To clarify things a bit I'm going to start off by telling you that he work you see below occurred before December 25th. I've been a week behind and am just getting caught up which has confused more than one reader. Luckily, all of the windows completed in this edition of the Blog made it out on time to become Christmas gifts. So let's get started by first looking at the largest window completed ust before Christmas.
Here's Lynn's completed 'G' Window. There's a lot going on in this piece and Lynn's attention to symmetry is spot on. Now, Lynn may say that she wasn't focusing on that aspect of the window but in truth she may just have not realized doing it. A window usually becomes unsymmetrical when a few pieces go over the pattern line and their neighboring pieces are adjusted to make everything fit. After two or three of those unplanned adjustments you end up with a window that no longer mirrors its opposite side and that's when things start to look helter-skelter. That is certainly not the case in Lynn's window. It's perfectly balanced in both color and design.
This is Lynn's last class with us as she's taking some time off to concentrate on other things that have been popping up in her life. We'll miss her and will certainly be mentioning her in classes to come.
Ann has made more than a few of these hand mirrors in the past and they always turn out nice. Carol took one look at this and immediately put it on her list of stained glass projects to make. Ann has another one of these started in a completely different color scheme which we'll see soon enough.
Shelley's Wine Window is nothing to whine about, that's for sure. This is the quickest window Shelley has ever made and I think that the speed in which she accomplished it will go a long way towards bolstering her confidence. Let's make a toast to Shelley's window, shall we?
Bonnie's Triple Tiered Sunflowers are framed with a royal blue border that I think may be one of Bonnie's favorite colors. The blue and the yellow offset each other perfectly and (as always) I like the way the flowers cut into the border pieces. It may make things a little bit harder to square up, but isn't the end result worth it?
Jeanne's Beveled picture turned out exactly as we all thought it would-- perfect. I was worried that the image on the bevel wouldn't show in the picture but it does. That red water glass really catches your eye and draws your attention to the etching. This project shows that Jeanne understands how to use color effectively.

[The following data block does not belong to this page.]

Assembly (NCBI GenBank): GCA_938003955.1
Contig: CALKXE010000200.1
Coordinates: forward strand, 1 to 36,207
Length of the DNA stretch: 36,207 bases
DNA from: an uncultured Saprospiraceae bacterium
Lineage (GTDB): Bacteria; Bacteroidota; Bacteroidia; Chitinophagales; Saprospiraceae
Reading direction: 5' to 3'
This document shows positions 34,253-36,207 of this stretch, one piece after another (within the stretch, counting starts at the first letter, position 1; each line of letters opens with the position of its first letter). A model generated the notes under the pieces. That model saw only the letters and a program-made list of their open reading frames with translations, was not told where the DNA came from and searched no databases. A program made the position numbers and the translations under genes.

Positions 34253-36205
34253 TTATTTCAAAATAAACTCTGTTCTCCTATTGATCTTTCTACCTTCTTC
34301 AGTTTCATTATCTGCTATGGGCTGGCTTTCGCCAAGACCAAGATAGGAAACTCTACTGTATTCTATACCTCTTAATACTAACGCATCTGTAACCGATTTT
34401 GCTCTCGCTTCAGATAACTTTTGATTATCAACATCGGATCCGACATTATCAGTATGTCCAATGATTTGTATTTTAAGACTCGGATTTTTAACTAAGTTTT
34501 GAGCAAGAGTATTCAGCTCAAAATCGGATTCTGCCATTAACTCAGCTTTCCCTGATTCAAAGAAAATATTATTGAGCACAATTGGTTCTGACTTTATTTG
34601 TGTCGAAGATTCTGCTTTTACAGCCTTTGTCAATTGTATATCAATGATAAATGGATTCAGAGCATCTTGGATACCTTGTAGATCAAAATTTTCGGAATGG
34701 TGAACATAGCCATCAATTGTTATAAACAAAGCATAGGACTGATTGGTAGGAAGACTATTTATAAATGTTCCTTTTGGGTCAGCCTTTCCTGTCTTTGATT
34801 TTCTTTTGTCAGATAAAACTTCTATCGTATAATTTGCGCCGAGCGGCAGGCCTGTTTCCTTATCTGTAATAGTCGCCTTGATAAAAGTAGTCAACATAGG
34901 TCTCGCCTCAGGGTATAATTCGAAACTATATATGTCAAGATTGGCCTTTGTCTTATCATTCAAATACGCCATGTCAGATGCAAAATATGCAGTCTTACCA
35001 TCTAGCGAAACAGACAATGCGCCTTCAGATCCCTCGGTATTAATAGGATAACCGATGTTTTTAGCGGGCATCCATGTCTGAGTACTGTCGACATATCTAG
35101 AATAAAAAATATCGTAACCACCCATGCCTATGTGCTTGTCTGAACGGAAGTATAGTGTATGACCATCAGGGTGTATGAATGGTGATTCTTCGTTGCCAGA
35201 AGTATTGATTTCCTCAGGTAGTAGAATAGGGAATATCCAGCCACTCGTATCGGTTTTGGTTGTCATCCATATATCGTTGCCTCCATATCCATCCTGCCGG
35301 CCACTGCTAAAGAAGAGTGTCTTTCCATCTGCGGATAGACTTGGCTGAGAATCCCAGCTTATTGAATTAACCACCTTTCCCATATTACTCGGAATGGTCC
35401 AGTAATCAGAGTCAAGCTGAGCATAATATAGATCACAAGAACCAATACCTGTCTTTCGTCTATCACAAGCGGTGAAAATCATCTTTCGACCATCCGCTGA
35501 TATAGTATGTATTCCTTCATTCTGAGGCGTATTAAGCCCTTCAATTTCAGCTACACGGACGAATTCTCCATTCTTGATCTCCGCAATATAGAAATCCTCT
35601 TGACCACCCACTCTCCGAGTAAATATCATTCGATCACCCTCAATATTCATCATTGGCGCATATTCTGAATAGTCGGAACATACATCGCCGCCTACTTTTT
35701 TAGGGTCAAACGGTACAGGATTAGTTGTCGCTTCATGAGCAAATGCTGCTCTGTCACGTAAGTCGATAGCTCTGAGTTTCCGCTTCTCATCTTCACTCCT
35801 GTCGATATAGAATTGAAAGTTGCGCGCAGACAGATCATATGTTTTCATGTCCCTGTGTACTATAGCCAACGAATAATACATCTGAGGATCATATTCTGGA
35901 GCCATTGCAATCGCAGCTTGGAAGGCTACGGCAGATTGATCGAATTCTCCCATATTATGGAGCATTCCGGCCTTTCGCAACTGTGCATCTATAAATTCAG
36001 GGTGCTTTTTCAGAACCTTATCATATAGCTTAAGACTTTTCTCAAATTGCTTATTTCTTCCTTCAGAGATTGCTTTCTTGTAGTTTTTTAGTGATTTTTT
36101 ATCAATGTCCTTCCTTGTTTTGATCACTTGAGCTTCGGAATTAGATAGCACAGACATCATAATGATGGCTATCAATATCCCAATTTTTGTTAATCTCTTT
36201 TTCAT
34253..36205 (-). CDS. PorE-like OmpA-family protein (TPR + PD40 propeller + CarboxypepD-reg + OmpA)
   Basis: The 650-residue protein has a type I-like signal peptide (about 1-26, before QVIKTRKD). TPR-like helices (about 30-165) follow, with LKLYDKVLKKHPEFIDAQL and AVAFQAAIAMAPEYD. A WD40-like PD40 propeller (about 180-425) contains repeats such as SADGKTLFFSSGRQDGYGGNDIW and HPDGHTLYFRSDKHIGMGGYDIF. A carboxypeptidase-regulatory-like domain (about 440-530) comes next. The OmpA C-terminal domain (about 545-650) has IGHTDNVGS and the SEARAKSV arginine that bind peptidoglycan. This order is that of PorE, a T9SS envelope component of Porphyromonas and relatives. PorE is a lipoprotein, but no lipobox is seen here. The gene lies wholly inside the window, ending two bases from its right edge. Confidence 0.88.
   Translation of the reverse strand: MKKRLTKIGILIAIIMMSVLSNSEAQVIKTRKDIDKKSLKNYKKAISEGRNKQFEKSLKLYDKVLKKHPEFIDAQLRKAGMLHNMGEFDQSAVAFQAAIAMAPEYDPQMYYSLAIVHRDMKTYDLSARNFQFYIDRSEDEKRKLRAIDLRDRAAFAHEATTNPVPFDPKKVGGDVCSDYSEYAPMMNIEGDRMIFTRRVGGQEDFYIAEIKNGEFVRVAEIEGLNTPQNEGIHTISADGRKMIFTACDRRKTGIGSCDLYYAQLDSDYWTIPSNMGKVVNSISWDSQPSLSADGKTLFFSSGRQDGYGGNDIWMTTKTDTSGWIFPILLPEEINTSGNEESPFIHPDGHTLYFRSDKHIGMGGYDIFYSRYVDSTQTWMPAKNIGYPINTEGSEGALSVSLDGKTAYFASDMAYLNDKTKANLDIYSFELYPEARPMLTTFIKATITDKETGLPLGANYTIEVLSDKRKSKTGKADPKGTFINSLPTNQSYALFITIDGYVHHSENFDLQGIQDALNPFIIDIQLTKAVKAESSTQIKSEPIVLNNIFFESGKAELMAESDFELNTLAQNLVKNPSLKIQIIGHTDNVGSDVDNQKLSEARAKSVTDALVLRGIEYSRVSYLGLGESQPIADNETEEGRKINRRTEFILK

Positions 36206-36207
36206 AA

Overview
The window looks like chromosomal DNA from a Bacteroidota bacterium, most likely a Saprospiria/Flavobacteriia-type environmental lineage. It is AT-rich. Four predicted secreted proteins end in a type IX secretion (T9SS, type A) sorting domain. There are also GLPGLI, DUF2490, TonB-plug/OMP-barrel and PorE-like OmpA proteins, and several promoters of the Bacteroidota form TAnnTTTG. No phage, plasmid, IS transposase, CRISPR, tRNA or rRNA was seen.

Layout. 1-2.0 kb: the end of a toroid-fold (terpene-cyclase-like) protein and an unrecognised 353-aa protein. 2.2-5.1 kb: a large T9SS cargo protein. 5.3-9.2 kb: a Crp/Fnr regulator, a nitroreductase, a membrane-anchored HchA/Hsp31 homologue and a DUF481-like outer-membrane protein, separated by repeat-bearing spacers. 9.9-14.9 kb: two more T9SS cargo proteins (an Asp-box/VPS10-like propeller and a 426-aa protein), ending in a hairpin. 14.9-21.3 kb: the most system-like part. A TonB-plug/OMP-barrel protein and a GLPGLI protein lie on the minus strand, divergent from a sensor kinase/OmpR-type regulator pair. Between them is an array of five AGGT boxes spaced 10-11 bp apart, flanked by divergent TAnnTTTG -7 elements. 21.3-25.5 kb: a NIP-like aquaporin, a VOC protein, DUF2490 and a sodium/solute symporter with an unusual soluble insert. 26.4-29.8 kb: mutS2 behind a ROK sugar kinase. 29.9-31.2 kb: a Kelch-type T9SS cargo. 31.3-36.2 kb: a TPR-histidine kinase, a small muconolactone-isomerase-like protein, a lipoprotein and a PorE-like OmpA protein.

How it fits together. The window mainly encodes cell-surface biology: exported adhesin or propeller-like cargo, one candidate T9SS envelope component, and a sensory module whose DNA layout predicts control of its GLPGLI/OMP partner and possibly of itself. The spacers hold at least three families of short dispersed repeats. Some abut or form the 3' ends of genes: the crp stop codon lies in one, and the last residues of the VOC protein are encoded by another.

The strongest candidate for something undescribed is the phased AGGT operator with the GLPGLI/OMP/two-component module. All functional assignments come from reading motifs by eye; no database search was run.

Terry's Santa Face Window looks great. She left the lead silver rather than doing it in black or copper, or did she? If you look closely you can see that just the lead lines that form his glasses have been colored with black patina. Terry carefully applied the patina with a q-tip and then took her time washing it off so the rest of the lead wouldn't turn black. A very nice effect indeed.
Carol's Birdhouse window is already looking great. She's making this using the 'grind as you go' technique so what you see below can be foiled at any time. With the rest of the pieces being essentially straight cuts I'd say the the worst of this is over.
Look at that detail! That Isis already looks amazing and Martha hasn't even cut it out of glass yet! And just look at the back end of that yellow Dragon fly with a ton of pins holding it down so it won't scurry out of position. Great job, Martha!
Myrt has the front side of her Transom Window completely soldered and there's no need for touching it up-- she's that good. I think she'll solder the second side during her next class and then call this a finished project.
Although it's hard to tell, Susan's Traditional Geometric Window is all cut and tacked together. That means that she'll be adding a zinc channel to the edges and soldering it when she comes back in. I don't think the soldering process will take much time at all so I have a good feeling that Susan will finish this inside of two more classes.
Cindy's newest project is a Pink Flamingo/Bird Of Paradise Window that she started working on this week. It will be a large window-- exactly two feet wide by two feet high when it's completed. And although it's not pictured below, the hardest cut in the entire window has already been made. When I took the picture Cindy was grinding the pink head piece with the deep inside curve where the eye rests. Knowing Cindy I suspect that she'll have this completed in no time at all.
And that wraps up the year 2014. it's hard to believe another year is almost over but it is. But rather than look behind us I'm going to look ahead at the further adventures we'll be having in and out of our classes. Happy New Year everyone!
Bayou Salé GlassWorks